Go into the Settings, tap on Display, turn off Auto Brightness and then set the brightness that you want. You can comfortably get by on some of the lower settings.

Reduce some of the connections your phone is making. Every time your Galaxy S3 searches for a Wi-Fi network or seeks for GPS, that eats up battery life. This is especially important in areas where there isn’t a stable connection or the GPS signal is weak. In places like this your device will keep searching for a nearby Wi-Fi or GPS signal. This drains the battery very quickly. If you know that you’re not going to need either of these, go into the Settings and turn off Wi-Fi and GPS. You’ll have to manually turn these on when you want to use it, but Samsung made this super simple to do by including quick access to these in the Android notification bar.

Make sure you know which apps have access to your phone’s location features and adjust accordingly. For something like Foursquare or Google Maps, having location capabilities is a must but you should think about whether other apps really need to know where you are.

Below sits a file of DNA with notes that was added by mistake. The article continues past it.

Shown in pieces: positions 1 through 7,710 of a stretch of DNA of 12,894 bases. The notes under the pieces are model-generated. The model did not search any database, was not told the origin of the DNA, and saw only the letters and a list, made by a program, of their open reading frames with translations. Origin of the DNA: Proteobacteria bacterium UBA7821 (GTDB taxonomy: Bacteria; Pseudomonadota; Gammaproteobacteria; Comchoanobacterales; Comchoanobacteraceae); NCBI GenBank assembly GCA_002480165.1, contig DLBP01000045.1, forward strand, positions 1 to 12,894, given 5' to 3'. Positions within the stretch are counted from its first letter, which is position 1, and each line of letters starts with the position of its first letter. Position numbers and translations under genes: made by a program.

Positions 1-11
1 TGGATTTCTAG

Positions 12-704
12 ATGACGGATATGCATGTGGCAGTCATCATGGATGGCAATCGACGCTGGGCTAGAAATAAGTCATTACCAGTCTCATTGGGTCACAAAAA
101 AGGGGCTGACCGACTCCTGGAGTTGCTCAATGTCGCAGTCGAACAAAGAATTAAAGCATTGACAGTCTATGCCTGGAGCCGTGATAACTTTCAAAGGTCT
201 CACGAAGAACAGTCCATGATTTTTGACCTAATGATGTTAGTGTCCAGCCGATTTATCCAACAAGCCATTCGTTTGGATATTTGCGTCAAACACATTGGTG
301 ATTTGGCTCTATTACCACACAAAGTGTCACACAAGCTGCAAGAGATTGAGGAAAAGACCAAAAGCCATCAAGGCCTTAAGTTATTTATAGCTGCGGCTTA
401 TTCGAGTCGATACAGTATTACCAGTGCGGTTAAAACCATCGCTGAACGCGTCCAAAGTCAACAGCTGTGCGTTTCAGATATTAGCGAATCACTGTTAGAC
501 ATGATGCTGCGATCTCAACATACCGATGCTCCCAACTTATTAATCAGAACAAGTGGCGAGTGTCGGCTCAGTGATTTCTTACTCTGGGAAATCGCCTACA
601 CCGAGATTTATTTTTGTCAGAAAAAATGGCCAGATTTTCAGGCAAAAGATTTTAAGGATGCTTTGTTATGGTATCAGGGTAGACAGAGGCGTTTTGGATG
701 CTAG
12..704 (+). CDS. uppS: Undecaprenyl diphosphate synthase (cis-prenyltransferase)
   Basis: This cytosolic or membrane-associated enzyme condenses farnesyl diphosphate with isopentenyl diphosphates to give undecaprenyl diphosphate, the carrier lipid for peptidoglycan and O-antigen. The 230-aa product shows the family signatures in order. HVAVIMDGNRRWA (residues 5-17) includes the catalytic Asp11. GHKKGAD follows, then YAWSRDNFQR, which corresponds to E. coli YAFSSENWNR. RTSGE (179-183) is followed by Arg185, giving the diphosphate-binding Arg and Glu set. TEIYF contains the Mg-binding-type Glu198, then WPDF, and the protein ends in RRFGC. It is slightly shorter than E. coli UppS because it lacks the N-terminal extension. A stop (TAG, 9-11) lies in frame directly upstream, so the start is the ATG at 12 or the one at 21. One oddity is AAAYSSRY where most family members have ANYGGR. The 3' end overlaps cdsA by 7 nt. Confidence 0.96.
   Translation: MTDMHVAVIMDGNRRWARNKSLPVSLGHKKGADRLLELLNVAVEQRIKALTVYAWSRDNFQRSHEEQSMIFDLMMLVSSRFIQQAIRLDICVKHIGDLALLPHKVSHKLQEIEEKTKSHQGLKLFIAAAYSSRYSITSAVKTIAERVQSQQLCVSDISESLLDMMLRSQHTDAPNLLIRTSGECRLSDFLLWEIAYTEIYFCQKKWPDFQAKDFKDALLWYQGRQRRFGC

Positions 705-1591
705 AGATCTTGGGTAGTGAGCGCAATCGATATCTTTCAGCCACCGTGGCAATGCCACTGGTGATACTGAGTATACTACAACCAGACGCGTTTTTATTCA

Turn off background data syncing. For those who need every single Tweet, email or Facebook notification in real-time, turning off background data may seem crazy but it definitely will save on battery life.

You can download JuiceDefender Ultimate or JuiceDefender to help monitor your Android’s battery.

Make sure to charge your smartphone often and don’t let your battery drain completely before you decide to plug it into the charger. Try not to let it get below 10 percent too often. Once per month you can let it completely die. This is called power cycling, and it is important to the health of a battery.

Keep your smartphone at or close to room temperature. Don’t put it in the sun.

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The Jacuzzi Shepherd Dog

On 2012.08.27, in Humor, by Greg

Today we toured the Jacuzzi Family Vineyards in Northern California. They do not use herbicides. They use Sheep. Sheep for weed control It’s quite a sight as you can see. Anyway the sheep are guided by dogs. One day a shepherd dog guided the sheep across a roadway to reach more vineyards. The dog had to get to the head of the flock. He was at the back of the flock. The sheep were so tightly packed that his only alternative to circumnavigating the flock was to jump from sheep to sheep across their backs which is exactly what he did. It was a memorable sight.